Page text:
When it came to choosing schools, Virg Iredale picked Dalhousie twice.
The first time, she was thinking of enrolling in Dal's acting program. She then switched programs, schools and provinces on an entirely different venture. But after receiving a message from one of her favourite teachers, Virg went back to Dalhousie because she knew that the instructors really cared. She soon enrolled in their Stage Design and Technical Theatre program.
"They are all hands-on classes where you actually get to work on the shows that are happening that season," Virg explains.
Dalhousie's Fountain School of Performing Arts offers the Stage Design and Technical Theatre program which focuses on all aspects of behind-the-scenes stage work. The program has been remodelled since Virg attended, but the Fountain School kept the three main class sections.
Each section hones in on different skills through projects such as mold making, sewing, upholstery, scenic paint, props building, and lighting and sound.
Virg's first project for props was making a head on a spike out of a mask, wig and rubber latex.
"My personal focus in the program is stage management and scenic paint," Virg says, having spent her three years working alongside guest directors. "They are working professionals in the theatre community and it was a great learning opportunity as well as a way to make good connections in the real world," she adds.
Virg's stage management instructors weren't just teachers at the school, they also worked within the industry. But regardless of their off-campus professional obligations, they were present and supportive throughout the entire process of stage managing a school show.
The instructors would even go the extra lengths of recommending Virg for a variety of shows outside of the university.
For her honours project in scenic painting, she assisted in Neptune Theatre's shop painting the set for Mamma Mia last May, and this year she was called in to help paint a really large set. The instructors truly know what they're doing, and are constantly pushing for their students' success.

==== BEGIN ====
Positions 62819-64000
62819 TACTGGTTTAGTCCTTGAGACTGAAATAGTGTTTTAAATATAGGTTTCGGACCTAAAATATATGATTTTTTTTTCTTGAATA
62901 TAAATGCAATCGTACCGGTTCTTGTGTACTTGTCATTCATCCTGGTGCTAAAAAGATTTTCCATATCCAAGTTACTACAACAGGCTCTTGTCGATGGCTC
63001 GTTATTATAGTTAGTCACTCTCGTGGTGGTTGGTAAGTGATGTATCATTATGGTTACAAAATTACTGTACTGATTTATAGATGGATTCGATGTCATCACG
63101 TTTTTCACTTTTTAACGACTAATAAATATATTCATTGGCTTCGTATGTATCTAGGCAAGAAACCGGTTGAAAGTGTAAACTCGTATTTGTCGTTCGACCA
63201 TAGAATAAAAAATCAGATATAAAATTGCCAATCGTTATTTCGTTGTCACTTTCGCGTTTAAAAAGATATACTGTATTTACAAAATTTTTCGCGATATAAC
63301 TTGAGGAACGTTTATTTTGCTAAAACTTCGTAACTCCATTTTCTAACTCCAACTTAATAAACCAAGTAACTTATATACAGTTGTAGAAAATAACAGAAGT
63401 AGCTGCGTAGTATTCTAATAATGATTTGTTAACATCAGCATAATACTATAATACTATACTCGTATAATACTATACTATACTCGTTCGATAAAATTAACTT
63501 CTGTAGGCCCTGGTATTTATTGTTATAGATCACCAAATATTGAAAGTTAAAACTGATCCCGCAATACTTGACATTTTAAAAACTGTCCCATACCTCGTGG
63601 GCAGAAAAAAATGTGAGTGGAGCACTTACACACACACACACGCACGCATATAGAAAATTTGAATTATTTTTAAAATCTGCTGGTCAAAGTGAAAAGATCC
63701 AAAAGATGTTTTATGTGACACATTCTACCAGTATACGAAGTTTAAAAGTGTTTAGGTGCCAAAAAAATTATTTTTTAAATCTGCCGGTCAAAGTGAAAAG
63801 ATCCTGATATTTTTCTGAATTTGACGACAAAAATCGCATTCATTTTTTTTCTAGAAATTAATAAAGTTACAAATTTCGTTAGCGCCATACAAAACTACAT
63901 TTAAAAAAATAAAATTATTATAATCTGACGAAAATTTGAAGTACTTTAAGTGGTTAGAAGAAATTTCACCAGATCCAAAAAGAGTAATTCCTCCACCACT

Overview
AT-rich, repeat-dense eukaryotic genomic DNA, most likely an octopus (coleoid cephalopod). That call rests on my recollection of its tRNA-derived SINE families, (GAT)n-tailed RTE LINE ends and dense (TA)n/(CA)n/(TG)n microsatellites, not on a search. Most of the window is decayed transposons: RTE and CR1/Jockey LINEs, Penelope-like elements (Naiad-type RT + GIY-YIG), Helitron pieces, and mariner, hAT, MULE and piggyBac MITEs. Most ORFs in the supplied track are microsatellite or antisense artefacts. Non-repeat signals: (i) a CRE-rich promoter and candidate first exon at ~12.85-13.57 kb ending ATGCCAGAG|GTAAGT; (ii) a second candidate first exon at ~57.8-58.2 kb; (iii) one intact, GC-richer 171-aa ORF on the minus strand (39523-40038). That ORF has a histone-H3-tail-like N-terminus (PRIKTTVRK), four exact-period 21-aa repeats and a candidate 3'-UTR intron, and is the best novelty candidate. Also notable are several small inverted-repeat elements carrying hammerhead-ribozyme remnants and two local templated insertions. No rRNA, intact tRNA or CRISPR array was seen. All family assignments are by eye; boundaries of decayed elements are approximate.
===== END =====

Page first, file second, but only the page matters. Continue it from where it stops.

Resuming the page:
While this program had so many practical elements and opportunities for real-world experience, it also had serious academic portions.
"I really struggled to care about some of the required reading and writing courses that weren't my cup of tea," Virg says about the balance needed in the Fountain program. There were times where she had to sacrifice sleep during her tech weeks for writing papers, but thanks to her understanding professors, Virg made it through.
The Stage Design and Technical Theatre program is not the average academic program. "It's really hard to sleep through lectures when you are painting and building a show in your class," Virg jokes. Students work on four productions a year, building sets and props and lighting, on top of traditional classes with papers and lectures.
Any project that her instructors presented her with, Virg said yes – whether it was part of her skill set or not. "Because when it isn't, there is a fun, fast learning curve to deliver," she says.
Virg is now an assistant stage manager on an immersive collective called Great Harbour that will be at the Alexander Keith's Nova Scotia Brewery at the end of February, and she is stage managing Brundibar, an opera for Halifax Theatre for Young People, that will happen in May at the Dunn Theatre.